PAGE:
Scenario for travel organizer • The Thomson family enjoy outdoor activities and want to try their hand at sailing this year. There are four family members: Sky (10 years old), Eamonn (15 years old), Claire (35), and Will (40). One evening after dinner they decide to start exploring the possibilities. They all gather around the travel organizer and enter their initial set of requirements – a sailing trip for four novices in the Mediterranean. The console is designed so that all members of the family can interact easily and comfortably with it. The system’s initial suggestion is a flotilla, where several crews (with various levels of experience) sail together on separate boats. Sky and Eamonn aren’t very happy at the idea of going on vacation with a group of other people, even though the Thomsons would have their own boat. The travel organizer shows them descriptions of flotillas from other children their ages and they are all very positive, so eventually, everyone agrees to explore flotilla opportunities. Will confirms this recommendation and asks for detailed options. As it’s getting late, he asks for the details to be printed so everyone can consider them tomorrow. The travel organizer prints out a summary of the different options available.”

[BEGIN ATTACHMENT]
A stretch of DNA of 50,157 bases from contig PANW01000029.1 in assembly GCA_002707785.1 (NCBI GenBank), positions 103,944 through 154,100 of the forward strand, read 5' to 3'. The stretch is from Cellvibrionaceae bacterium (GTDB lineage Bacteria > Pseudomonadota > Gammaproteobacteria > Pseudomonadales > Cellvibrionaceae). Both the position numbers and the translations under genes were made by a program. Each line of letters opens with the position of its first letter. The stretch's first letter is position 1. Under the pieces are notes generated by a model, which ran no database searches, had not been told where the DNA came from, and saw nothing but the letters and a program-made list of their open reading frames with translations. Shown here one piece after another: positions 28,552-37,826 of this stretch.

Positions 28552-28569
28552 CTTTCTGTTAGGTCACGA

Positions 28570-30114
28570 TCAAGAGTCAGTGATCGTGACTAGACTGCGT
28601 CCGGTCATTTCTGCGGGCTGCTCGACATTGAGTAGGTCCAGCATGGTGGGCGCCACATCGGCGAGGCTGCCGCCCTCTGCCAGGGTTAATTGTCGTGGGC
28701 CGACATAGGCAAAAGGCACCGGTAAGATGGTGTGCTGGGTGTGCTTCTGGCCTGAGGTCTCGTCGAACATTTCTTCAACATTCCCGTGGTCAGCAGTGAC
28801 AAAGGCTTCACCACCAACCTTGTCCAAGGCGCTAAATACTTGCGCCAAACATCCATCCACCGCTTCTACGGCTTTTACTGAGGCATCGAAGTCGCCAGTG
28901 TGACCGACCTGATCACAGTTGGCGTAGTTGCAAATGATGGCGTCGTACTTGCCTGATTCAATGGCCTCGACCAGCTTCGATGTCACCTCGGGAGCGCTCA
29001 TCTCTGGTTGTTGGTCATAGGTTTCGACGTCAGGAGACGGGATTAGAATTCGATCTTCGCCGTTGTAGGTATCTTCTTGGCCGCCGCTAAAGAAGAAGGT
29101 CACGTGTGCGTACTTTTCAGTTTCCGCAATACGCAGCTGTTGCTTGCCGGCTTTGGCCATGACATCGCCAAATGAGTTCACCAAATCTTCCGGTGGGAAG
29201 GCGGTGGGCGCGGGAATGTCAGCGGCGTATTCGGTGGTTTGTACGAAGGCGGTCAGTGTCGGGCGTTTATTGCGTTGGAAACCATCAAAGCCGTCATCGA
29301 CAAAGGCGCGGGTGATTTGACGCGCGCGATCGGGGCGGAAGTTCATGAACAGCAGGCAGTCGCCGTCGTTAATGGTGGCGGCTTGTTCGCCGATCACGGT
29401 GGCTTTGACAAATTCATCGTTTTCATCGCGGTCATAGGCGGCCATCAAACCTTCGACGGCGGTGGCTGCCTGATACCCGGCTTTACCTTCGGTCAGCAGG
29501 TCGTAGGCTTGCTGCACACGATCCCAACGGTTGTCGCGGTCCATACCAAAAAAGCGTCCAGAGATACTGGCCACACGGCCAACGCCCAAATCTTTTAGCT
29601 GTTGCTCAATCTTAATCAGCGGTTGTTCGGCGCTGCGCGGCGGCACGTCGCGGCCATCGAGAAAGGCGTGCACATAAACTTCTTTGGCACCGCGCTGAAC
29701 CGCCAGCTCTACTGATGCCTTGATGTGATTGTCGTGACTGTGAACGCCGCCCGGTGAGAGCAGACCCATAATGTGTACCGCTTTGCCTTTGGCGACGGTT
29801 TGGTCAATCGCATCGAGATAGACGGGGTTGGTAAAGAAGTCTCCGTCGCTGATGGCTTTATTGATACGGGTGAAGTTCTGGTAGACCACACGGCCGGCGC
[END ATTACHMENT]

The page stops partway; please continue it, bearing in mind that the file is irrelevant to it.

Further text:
Use case for travel organizer 1. The system displays options for investigating visa and vaccination requirements. 2. The user chooses the option to find out about visa requirements. 3. The system prompts user for the name of the destination country. 4. The user enters the country’s name. 5. The system checks that the country is valid. 6. The system prompts the user for her nationality. 7. The user enters her nationality. 8. The system checks the visa requirements of the entered country for a passport holder of her nationality. 9. The system displays the visa requirements. 10. The system displays the option to print out the visa requirements. 11. The user chooses to print the requirements.
Alternative courses for travel organizer • Some alternative courses: • 6. If the country name is invalid: • 6.1 The system displays an error message. • 6.2 The system returns to step 3. • 8. If the nationality is invalid: • 8.1 The system displays an error message. • 8.2 The system returns to step 6. • 9. If no information about visa requirements is found: • 9.1 The system displays a suitable message. • 9.2 The system returns to step 1.